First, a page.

Anglican Video has dug into its archives and digitized another batch of classic long and short features, each covering a different aspect of life in the Anglican Church of Canada. The videos—on baptism, Indigenous Peoples, sexual misconduct, and a former Primate—are available for free viewing through the Anglican Church of Canada's website. Several can also be downloaded and used as resources for local communities.
The Anglican Church of Canada is releasing a series of 10 short podcasts to support people's personal devotions during Lent. The series "Solemnity and surprise" is written and delivered by Sister Margaret Hayward, a member of the Community of the Sisters of the Church.
In most parts of Canada, January isn't the greatest time to hang out by open water. It's cold, it's windy, and if you stand still too long, your face will freeze.
Yet it's worth the discomfort if you're there for divine purposes. Such was the case for some Indigenous Anglicans who this year picked up the Eastern Orthodox tradition of the Great Blessing of Water. The outdoor event happens on or close to Jan. 19, the feast of Christ's baptism known as "Theophany."
The adaptation was led by National Indigenous Anglican Bishop Mark MacDonald, who held two chilly services: one in Kingfisher Lake, Ont., and one in Toronto.
Twelve years ago the school expanded its programme beyond theological studies to include secondary education. There was a shortage of schools and an increasing need for education among Ugandan children.
Many challenges faced the children, but among the most difficult were inadequate facilities.
To see more images from the January consecration of Christ Church, Big River, visit the Photo galleries using the link at the top of the page, or click here to go directly to the gallery.
What is that famous quote from the movie Field of Dreams? “If you build it they will come”. Not in this case “If you baptize them they will build it in eight months and then they will come”!!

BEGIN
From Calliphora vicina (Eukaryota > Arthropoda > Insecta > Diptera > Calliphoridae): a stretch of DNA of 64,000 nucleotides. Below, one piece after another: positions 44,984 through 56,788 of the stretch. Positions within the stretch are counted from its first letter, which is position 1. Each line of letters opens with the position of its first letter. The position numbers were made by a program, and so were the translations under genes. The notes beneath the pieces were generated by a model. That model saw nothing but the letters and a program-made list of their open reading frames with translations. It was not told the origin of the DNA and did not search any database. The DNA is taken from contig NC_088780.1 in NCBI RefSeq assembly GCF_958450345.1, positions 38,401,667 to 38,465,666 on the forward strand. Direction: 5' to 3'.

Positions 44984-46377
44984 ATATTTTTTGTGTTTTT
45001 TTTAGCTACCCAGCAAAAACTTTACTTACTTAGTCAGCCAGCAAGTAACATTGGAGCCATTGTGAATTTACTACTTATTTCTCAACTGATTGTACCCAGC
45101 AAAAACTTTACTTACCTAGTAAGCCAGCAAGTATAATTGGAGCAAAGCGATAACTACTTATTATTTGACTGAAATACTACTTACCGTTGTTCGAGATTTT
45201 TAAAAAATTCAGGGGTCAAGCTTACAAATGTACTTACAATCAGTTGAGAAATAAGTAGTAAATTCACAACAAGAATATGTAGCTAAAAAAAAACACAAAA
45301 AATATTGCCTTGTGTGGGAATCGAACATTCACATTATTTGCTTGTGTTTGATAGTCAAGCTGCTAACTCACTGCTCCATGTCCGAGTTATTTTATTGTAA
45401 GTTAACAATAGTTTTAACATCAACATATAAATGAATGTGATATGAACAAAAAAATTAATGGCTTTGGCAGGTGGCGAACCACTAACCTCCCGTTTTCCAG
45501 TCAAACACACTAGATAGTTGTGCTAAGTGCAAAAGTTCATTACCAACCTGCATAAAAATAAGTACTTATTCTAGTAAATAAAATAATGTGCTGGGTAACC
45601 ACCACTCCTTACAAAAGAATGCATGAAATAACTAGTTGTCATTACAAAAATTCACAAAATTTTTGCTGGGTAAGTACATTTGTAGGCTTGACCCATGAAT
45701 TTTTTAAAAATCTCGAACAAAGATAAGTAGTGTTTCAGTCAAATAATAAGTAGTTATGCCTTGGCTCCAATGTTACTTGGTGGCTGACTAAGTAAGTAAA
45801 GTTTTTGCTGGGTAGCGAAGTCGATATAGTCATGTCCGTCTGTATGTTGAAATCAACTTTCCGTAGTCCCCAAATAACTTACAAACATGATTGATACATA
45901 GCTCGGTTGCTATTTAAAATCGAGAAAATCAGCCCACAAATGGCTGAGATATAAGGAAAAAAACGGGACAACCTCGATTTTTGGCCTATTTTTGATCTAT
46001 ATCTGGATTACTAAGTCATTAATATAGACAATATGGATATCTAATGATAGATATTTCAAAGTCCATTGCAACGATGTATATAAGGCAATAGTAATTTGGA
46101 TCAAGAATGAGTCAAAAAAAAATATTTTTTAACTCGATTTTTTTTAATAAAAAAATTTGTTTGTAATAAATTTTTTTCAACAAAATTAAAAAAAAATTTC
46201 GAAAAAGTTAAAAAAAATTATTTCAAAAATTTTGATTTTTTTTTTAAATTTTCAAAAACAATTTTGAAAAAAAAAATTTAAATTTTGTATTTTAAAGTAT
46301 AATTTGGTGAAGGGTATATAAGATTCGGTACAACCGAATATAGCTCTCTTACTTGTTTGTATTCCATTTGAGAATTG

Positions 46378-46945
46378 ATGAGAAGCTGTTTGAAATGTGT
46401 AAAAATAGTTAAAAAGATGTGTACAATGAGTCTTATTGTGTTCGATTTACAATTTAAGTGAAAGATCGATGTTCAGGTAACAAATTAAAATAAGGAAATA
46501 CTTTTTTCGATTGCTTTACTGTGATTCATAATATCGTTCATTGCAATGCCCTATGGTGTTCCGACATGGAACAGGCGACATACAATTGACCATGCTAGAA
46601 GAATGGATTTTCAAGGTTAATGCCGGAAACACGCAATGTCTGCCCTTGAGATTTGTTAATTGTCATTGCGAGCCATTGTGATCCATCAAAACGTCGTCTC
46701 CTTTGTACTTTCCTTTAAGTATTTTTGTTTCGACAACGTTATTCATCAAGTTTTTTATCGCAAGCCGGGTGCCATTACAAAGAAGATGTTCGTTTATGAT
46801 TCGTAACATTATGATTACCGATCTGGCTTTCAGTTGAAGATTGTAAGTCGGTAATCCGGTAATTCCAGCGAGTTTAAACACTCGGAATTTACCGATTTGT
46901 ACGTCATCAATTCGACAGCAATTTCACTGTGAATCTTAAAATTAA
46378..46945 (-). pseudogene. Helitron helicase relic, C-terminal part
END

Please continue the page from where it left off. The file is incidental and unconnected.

And they came. Clergy from Cumberland House, Red Earth, Stanley Mission, Little Red Reserve, Meadow Lake, Prince Albert, Fort a la Corne and Pelican Narrows. And the people in Big River First Nation came, young and old, as old as 98 and 100 to the Consecration of their church on January 14, 2012. They remember the old church and that someone deliberately burned it down in 1993.
By Joyce Brunton
Rev. Stephen Harnish presented Dora Fraser with a certificate of appreciation, on behalf Bishop Michael Hawkins, for her commitment and devotion to the Anglican Church and in particular St. Andrew’s ACW, during the annual Leask and Shellbrook ACW Christmas party on Dec. 1 in Shellbrook.
Dora has been a lifetime member of St Andrew’s since her baptism in 1919. Dora ensured her children were brought up in the Anglican faith, having all six baptized, attend Sunday school and brought to the bishop for confirmation.
Sixty-eight years ago, Dora joined the then Women’s Auxiliary. During her years as a member of St Andrew’s Church, Dora has held several lay offices, from prayer partner to president of the ACW, as well as a notable voice in the church choir for many years.
Many recall that her lemon pies were always a favorite at church suppers and various church functions.
Betty Barkway, president of the ACW, presented Dora with a gift and offered kind words about her years of service. Although we will miss her cheerful smile and friendly greeting on Sunday mornings, we wish her God’s blessing as she makes her new home with her daughter in Saskatoon.
by the Rev. Norbert Haukenfrers
Are you an Anglican? What makes one an Anglican? Why are you an Anglican?
The answers to these questions vary depending on where you were born, your parent’s faith traditions and practices and your own faith experiences and understanding of Jesus and Church.
Having grown up within the Christian tradition, I know the hurts that churches can inflict: sometimes intentionally; sometimes accidentally; sometimes theologically; and sometimes deeply. (This wounding is an unacceptable, unchristian practice).
On Nov. 13, 2011, the Rev. Sarah Baikie became the first woman of Inuit descent to be ordained in the Anglican diocese of Eastern Newfoundland and Labrador.
The bishop of the diocese, Cyrus Pitman, ordained Baikie in the presence of her family and community in her home church of St. Timothy’s in Rigolet, Labrador. Baikie’s five grandchildren, dressed in traditional aboriginal attire, drummed the procession into the church. The Lord’s Prayer was recited in her local dialect of Inuktitut.
-- Anglican Life
A $10,000 grant from the Anglican diocese of Ottawa will allow students at the Greater Gatineau Elementary School to continue learning about how to eat healthfully.
The school’s principal, Judy Millar, initiated the Greater Gatineau Elementary Health and Wellness Project–which ran from March to June 2011–with a $6,000 grant from the province. When the funding ran out, the diocese offered to finance the program for another year, under the title, “Daily Bread Project.”